Built-up cornice incorporating pelmet and hidden picture hanging system
1. Cornice showing hanging channel
A 185mm x 18mm FJ pine trim board will form the baseboard on three walls and the pelmet on the fourth window wall. The bottom of the baseboard will be 203mm (185mm + 18mm) below the ceiling and it will be attached using masonry anchors long enough to go through the board and render and anchor to the stone in the wall. The baseboards will be rebated to fit an extruded aluminium sail track profile that will be attached to the baseboard from behind prior to installation. This will form the rail for the hidden picture hanging system. A standard cornice moulding will then be installed as shown. Finally, to add to the overall profile and to hide the masonry anchor points, a strip of panel moulding will be brad nailed without glue to the front of the baseboard below the cornice moulding as shown.
Removal (in theory)
The panel moulding strip can be pryed off to expose the masonry anchor points. The cornice is then removed using standard techniques to expose additional anchor points. The removable type anchors can then be withdrawn and the baseboards detached from the wall.
The stone is basalt "bluestone". Previous attempts to drill into it using a normal masonry bit and hammer drill failed. A wet diamond method succeeded but is very slow and potentially messy, although the mess could be managed. An SDS+ hammer drill and bit performed best of all and was very quick in test.
I want the anchors themselves to be removable, otherwise the walls could be damaged excessively if removal is ever required.
My DIY hidden hanging system
Commercial gallery hanging systems provide a wall or ceiling mountable aluminium channel from which hanging wires can be suspended. I needed a channel that could be attached to the cornice or baseboard itself rather than the wall simply to minimise drilling into the wall. There are commercial systems that would allow this, including one hidden system. The most expensive components are the hangers themselves. The wire, either steel or nylon, is less expensive to buy in bulk. The quick adjust hooks are available separately so the only tricky component is the attachment piece at the top of the wire that goes in the channel. Commercial hanger wires should work. A barrel clamp can also be used provided it fits into the channel (8mm diameter or less).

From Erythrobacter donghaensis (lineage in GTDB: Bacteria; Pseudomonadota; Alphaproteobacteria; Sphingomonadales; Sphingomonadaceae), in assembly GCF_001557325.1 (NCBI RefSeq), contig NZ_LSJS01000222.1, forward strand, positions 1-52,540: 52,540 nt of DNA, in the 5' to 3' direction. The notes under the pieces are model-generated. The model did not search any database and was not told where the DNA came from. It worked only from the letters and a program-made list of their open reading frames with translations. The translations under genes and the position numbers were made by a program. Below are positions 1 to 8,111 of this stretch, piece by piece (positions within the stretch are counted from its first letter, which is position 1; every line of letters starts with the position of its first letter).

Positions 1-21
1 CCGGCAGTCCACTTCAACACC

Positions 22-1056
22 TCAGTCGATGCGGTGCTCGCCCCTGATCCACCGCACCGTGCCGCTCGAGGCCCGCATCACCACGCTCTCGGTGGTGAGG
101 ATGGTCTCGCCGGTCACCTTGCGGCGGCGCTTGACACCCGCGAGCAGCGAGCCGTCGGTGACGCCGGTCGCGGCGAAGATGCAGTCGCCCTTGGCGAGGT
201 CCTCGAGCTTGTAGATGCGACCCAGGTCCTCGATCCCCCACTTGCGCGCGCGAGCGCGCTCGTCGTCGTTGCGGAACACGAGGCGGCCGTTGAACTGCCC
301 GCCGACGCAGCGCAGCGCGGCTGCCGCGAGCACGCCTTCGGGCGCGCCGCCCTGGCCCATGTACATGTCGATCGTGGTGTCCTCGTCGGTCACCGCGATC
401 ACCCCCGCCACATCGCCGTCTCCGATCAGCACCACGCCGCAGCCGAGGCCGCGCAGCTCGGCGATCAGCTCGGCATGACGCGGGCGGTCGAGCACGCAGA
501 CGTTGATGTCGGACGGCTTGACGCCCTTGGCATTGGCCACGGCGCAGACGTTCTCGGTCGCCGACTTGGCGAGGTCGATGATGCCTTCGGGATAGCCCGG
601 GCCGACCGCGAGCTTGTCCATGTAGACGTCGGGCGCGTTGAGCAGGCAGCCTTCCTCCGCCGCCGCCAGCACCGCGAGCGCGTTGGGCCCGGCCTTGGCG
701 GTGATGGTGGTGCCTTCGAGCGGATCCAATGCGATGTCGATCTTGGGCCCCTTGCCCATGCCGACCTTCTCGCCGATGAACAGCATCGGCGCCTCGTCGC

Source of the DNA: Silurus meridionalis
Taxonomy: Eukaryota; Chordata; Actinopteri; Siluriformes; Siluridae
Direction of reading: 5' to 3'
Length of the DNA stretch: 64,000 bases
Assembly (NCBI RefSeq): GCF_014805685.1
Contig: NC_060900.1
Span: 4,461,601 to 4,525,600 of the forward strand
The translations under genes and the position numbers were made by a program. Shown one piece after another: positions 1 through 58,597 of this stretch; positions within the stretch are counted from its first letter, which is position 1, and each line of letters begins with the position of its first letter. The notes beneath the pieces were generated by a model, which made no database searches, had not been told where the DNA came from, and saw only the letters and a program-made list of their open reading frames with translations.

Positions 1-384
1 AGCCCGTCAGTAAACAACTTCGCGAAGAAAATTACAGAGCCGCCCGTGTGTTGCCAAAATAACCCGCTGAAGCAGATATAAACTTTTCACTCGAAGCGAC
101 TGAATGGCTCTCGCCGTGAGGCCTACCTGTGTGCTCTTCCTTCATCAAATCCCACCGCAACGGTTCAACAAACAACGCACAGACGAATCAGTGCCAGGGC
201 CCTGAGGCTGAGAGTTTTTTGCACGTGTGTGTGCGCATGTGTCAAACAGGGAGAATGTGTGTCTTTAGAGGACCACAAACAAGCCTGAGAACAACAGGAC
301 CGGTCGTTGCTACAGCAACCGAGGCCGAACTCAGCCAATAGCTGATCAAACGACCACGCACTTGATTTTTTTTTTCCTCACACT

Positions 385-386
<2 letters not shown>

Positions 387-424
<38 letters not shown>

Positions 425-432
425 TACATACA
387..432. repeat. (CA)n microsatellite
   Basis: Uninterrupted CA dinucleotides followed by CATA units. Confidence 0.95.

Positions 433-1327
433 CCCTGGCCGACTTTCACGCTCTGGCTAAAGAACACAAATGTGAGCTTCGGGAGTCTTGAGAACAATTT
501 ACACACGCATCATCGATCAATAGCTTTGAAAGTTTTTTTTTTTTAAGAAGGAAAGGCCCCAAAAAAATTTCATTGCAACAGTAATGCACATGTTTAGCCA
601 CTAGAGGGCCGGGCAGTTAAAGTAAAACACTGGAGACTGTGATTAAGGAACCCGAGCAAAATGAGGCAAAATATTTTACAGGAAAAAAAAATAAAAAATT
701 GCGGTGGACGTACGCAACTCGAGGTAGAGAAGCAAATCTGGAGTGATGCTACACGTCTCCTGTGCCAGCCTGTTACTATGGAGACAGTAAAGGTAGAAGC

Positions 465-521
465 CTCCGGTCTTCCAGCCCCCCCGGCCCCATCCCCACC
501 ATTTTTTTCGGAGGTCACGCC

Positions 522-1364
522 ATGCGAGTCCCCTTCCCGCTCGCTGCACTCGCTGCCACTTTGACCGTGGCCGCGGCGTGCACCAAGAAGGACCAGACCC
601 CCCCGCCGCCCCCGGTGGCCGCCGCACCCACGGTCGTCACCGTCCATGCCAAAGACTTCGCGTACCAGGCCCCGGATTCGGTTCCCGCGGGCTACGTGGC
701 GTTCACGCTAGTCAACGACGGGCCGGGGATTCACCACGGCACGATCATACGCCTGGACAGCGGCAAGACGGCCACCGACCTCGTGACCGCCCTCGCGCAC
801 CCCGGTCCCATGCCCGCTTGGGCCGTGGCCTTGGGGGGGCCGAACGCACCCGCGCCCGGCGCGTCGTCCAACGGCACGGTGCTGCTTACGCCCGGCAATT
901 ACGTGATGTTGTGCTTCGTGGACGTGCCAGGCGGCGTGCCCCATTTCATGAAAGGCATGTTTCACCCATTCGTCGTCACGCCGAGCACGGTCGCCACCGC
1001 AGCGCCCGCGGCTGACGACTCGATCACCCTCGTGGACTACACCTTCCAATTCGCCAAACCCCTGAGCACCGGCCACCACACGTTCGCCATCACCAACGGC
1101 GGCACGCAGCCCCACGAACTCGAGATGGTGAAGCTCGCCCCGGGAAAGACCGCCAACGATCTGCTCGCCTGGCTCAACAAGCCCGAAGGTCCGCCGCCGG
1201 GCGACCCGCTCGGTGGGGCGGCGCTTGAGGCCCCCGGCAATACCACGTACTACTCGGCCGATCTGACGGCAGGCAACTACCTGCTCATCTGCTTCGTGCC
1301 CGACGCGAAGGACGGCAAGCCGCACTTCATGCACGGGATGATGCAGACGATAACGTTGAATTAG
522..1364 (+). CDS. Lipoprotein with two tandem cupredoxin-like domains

My DIY barrel clamp design is shown in Image 2 - the wire wraps around the middle and the nut is tightened to clamp it. The two larger diameter cylinders that form the clamp are 8mm dia wood dowel 10mm long with a hole drilled through the centre. Alternatively, I've found a size of pop rivet that fits perfectly into the sail track. By simply tapping out the steel rod, the hanging wire can be threaded through the hole and the pop rivet shaft crimped onto the wire. The rivet head goes into the channel and the shaft clamping the wire drops through the slot.
2. DIY hanger wire clamp
Overall with channel, drop wires and adjustable hooks, my DIY system should cost about half that of the least expensive commercial system I've found. It is about a third the cost of the only commercial hidden channel system I've found.
3. Cornice showing pelmet detail
Note that the baseboards don't extend all the way to the ceiling and the pelmet top plate doesn't go all the way to the wall. This is because the render is not a clean right angle in the corners and the boards would not sit flat if they did extend right into the corners. It also means I can get the 200mm height for the built-up cornice and pelmet using 185mm wide boards.
The drawings show a standard 90mm cove profile. The installed profile is Boral's "Sydney" profile, supplied as machine extruded paper-faced plaster cornice in 4.2m lengths.